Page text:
Tuesday, February 16, 2016

HP Prime: Carmichael Numbers (Update 2/21/2016)

HP Prime:  Carmichael Numbers

Introduction

An integer n is a Carmichael number (1910) when the following holds:

a^n ≡ a mod n

(or for a>0 and n>0)

a^n – integer(a^n/n) * n  = a

For all integers a.

The program ISCARMICHAEL tests whether an integer n qualifies as a Carmichael number based on the Korselt’s Criterion:

1.  n is a positive, composite integer.  That is, n can be factored into a multiplication of prime numbers.
2.  n is square-free.  That is, √n is not an integer.
3. For each prime factor p dividing n (not 1 or n), the following is true: (p-1) divides (n-1) evenly (without fraction). 


Update:  I was mistaken about the definition of squarefree.  A squarefree integer are integers that are not divisible by perfect squares (I thought the number was square free itself).  I am to update ISCARMICHAEL this week.  Apologizes and many appreciations to Hank for pointing this out to me.  -  EWS 

HP Prime Program ISCARMICHAEL  (Updated 2/21/2016)

EXPORT ISCARMICHAEL(n)
BEGIN
// EWS 2016-02-21
// Thanks: Hank
LOCAL l1,s,flag,k;
LOCAL vect;
flag:=0;

// composite test
IF isprime(n)==1 THEN
RETURN 0; KILL;
END;

// setup
vect:=ifactors(n);
l1:=SIZE(vect);
s:=l1(1);


// square-free number test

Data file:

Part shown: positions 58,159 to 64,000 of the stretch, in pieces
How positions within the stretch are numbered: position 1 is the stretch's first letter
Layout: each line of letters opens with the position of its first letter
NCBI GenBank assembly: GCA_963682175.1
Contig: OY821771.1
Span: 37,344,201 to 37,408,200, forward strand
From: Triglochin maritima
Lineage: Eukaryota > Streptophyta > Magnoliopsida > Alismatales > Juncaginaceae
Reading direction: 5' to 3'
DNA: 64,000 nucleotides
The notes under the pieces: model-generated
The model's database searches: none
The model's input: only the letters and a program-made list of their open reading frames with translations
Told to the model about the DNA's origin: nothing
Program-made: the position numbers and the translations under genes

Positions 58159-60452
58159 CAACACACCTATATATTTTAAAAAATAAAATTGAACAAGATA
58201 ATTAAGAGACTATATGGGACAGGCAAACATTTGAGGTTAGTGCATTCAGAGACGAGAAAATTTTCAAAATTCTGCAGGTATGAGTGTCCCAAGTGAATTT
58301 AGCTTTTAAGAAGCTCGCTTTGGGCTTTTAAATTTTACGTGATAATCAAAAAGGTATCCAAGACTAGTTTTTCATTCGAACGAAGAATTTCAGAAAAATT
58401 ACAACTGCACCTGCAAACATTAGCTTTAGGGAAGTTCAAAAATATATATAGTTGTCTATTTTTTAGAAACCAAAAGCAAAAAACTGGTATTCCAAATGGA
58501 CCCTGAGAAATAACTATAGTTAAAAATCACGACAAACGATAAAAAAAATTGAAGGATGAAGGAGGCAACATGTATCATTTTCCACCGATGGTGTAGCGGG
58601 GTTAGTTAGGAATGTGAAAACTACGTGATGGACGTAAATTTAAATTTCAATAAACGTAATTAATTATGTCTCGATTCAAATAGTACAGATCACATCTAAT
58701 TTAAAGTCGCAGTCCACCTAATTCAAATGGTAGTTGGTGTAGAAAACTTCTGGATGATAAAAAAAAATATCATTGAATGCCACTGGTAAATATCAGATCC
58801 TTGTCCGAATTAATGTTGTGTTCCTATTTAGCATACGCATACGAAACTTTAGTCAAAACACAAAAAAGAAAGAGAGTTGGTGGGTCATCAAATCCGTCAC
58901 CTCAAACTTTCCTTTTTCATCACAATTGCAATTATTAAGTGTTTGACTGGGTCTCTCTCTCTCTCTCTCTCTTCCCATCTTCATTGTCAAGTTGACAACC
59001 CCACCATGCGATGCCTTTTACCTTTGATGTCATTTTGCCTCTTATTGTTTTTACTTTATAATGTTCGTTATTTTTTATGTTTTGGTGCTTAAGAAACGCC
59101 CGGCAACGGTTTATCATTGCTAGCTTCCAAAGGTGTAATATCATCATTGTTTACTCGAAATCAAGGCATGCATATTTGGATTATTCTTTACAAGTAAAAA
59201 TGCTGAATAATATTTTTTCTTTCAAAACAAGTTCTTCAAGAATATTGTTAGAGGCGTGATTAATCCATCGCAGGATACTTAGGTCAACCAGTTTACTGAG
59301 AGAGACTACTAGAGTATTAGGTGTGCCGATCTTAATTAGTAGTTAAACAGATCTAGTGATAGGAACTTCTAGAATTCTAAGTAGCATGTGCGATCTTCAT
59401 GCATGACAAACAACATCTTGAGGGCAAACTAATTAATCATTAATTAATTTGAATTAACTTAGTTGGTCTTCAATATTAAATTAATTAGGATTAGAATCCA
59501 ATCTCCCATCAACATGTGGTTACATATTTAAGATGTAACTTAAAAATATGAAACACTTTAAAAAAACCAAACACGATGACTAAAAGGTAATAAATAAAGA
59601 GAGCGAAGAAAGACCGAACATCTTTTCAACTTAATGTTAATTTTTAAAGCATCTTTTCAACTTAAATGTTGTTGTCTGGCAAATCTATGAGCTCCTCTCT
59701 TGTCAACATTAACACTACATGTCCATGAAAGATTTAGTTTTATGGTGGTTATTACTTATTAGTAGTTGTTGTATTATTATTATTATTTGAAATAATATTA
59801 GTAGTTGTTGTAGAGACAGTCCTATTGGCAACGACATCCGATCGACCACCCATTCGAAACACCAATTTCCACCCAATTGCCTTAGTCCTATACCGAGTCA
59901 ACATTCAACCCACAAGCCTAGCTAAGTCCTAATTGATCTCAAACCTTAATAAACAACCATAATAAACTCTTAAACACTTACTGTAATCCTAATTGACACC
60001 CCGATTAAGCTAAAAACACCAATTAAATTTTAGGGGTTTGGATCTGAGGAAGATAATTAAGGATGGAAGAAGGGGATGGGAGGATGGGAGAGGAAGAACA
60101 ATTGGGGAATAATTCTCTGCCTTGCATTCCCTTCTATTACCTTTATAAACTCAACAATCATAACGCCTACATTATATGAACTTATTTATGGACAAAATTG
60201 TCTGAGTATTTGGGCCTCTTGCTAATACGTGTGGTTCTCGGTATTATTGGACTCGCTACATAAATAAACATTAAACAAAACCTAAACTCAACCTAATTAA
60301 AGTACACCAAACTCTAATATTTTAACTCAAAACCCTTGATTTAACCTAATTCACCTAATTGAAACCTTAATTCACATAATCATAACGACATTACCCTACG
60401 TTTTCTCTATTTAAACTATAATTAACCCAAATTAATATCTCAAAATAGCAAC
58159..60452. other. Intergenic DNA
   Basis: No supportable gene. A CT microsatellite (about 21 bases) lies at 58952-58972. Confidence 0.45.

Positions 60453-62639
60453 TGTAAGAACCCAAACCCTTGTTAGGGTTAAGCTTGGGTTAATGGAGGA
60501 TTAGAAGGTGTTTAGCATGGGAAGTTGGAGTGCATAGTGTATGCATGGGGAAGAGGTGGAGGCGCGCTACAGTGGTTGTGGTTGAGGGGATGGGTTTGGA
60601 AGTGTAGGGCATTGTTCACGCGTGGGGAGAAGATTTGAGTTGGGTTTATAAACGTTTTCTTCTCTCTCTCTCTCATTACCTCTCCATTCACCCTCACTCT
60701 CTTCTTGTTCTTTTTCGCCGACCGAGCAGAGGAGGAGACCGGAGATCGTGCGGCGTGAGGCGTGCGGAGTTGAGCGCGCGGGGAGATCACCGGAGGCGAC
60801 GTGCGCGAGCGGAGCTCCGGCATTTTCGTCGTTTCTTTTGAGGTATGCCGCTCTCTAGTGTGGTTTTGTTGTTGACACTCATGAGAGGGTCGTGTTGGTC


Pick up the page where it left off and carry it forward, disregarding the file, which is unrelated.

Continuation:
FOR k FROM 2 TO s STEP 2 DO
IF vect(k)>1
THEN
flag:=1; BREAK;
END;
END;

// factor test

FOR k FROM 1 TO s STEP 2 DO
IF FP((n-1)/(vect(k)-1))≠0
THEN
flag:=1; BREAK;
END;
END;

// final result
IF flag==0 THEN
RETURN 1;
ELSE
RETURN 0;
END;


END;

Notes:
The commands isprime and ifactors are generated from the CAS-Integer (Options 6 then 1 for isprime; option 3 for ifactors) submenu.  However, I think in order for this program to work properly, the “CAS.” must be deleted and the command should be in all-lowercase.

Examples:

ISCARMICHAEL(561) returns 1.  561 is a Carmichael number.  The prime factors of 561 are 3, 11, 17.

ISCARMICHAEL(778) returns 0, hence 778 is not a Carmichael number.  The prime factors of 778 are 2 and 389.

Source:

Crandall, Richard and Pomerance, Carl.  Prime Numbers: A Computational Perspective  2nd Ed.  Springer: New York.  2005

Eddie



This blog is property of Edward Shore.  2016

5 comments:

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    ReplyDelete
    Replies
    1. Tyler,

      I like this! I like the wide variety of applications you have on the page. The site has been Favorited. Thanks!

      Eddie

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  2. Eddie,

    Do you think that an article on solving elementary homogenous linear recursions such as x (n + 1) = 2 x (n) might be interesting to your readers? And maybe a program to automate the process?

    ReplyDelete
    Replies
    1. Hank,

      This is something I would like to look into. Thank you for the suggestion.

      Eddie

      Delete
    2. Eddie,
      Looking at a list of Carmichael numbers, I see that 1729 is the third. This is the famous Hardy-Ramanujan number, the smallest positive integer that can be expressed as the sum of two cubes in two different ways: 1^3 + 12^3 and 9^3 + 10^3. The wiki articles on Carmichael Numbers and on the number 1729 are both fascinating.

      Delete

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